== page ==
Reichs’ heroine is Temperance Brennan, now also the central character of the Fox series Bones, though the literary and small-screen figures have significant differences. The Brennan of the books is, like Reichs, a forensic anthropologist who splits her time between positions in the U.S. and Canada. Brennan, as is typical of such fictional characters, spends a great deal of time riding shotgun with her detective boyfriend and engages in a great deal of hands-on bad-guy fighting, which I don’t expect bears much resemblance to Reichs’ real life, but the overlap between the fictional and real worlds means the lab scenes and details of forensic work (I am not talking about the tv series here) are specific and accurate. I listened to Reichs’ latest on CD during a cross-country drive last year, and this year will spend some time with the printed version to see what I missed on the first go-round.
Paretsky’s heroine, V.I. Warshawski, works as a private eye in Chicago and takes on cases that involve social, as well as criminal, justice. The characters and plots in these books are rich and complex, giving readers much to think about beyond the central mystery that drives the plot. I’ve requested one older Paretsky title, Blacklist, that I somehow missed when it first came out, as well as Writing in an Age of Silence, Paretsky’s reflections on her own life as a writer and activist.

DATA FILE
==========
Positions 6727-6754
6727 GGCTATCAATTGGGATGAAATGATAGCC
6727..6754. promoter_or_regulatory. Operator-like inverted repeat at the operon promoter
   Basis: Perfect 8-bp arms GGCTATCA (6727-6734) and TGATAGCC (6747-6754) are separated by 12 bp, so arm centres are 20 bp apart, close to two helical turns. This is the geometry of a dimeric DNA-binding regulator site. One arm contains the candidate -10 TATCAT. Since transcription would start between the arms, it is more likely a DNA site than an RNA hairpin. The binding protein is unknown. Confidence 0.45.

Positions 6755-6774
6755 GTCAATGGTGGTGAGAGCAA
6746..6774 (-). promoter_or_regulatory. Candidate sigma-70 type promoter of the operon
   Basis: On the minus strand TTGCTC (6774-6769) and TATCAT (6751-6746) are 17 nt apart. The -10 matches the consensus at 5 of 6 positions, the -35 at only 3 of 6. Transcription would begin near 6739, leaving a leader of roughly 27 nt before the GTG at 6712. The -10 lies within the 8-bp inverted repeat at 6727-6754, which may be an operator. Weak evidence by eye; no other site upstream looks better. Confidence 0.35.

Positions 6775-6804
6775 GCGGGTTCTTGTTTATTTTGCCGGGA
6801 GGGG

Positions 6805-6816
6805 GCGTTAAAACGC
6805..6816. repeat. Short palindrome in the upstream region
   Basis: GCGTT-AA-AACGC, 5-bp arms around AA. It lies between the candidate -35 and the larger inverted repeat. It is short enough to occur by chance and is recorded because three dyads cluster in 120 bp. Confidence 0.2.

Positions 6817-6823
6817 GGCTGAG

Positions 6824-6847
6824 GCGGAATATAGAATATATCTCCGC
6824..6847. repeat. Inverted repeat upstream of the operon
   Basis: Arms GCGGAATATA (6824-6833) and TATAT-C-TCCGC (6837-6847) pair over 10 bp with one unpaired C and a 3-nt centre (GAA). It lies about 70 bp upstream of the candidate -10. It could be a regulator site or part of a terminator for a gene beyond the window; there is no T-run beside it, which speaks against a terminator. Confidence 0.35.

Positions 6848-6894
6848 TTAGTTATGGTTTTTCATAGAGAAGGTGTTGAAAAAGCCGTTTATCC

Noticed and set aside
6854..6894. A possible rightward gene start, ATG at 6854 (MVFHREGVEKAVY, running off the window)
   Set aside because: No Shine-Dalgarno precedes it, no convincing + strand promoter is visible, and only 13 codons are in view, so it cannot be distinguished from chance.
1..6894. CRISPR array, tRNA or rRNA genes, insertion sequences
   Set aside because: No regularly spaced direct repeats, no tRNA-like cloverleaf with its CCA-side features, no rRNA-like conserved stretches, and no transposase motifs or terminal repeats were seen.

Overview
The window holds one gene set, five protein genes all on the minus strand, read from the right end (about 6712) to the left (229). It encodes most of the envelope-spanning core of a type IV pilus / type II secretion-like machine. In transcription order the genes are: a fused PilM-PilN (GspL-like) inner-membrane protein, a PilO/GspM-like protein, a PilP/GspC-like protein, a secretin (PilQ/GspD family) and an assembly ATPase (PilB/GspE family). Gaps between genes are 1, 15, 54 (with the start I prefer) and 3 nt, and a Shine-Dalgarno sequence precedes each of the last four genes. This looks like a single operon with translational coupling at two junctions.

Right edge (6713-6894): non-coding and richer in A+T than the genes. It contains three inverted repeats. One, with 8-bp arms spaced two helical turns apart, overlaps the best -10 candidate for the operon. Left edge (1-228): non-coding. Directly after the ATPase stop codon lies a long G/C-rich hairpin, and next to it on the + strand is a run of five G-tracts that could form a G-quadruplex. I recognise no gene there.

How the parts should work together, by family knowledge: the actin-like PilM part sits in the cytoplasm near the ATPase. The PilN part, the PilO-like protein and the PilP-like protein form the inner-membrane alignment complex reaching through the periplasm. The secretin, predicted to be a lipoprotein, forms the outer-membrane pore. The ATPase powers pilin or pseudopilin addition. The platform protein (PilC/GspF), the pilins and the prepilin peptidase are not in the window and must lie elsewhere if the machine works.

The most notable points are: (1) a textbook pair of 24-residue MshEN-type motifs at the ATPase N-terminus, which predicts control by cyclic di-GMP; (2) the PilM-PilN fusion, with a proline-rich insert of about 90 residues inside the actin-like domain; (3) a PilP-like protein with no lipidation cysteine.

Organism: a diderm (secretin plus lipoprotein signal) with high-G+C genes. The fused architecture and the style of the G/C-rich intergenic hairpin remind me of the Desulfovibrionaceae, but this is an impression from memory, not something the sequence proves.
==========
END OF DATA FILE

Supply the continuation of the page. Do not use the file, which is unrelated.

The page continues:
Carole Nelson Douglas
Douglas has two series, one featuring Midnight Louie, a cat, the other featuring Irene Adler, the central character of the very first Holmes mystery, “A Scandal in Bohemia.” I’d forgotten all about the Adler series until recently and was pleasantly surprised to find that the are five novels available in this series that I haven’t read yet. Holmes has figured occasionally in the Adler novels I’ve read, which adds to the fun, but it’s Irene, opera singer and independent spirit, who’s the real delight.
I’m also behind on Muller’s Sharon McCone series, which is good news for me. McCone is a San Francisco-based private eye, loosely connected to a law firm originally founded by a group of hippies hoping to change the world. The characters move between idealism and pragmatism, sometimes inspiring, sometimes disappointing, always entertaining.
And because today is Memorial Day…
Please click here and listen to today’s broadcast from National Public Radio‘s Fresh Air. Actually, today’s broadcast was a replay of a show originally recorded in March, but it’s as timely as it ever was. Host Terry Gross interviews Martha Raddatz and Richard Jadick. Raddatz is a former NPR commentator, now chief White House correspondent for ABC news, and author of a recent book, The Long Road Home, which documents 2004’s battle for Sadr City. Jardik served as a military surgeon during the battle of Fallujah and has published a memoir On Call in Hell. Regardless of our politics, regardless of our stance on the war, we all need to hear what these two people have to tell us about the current sacrifices of U.S. soldiers and their families.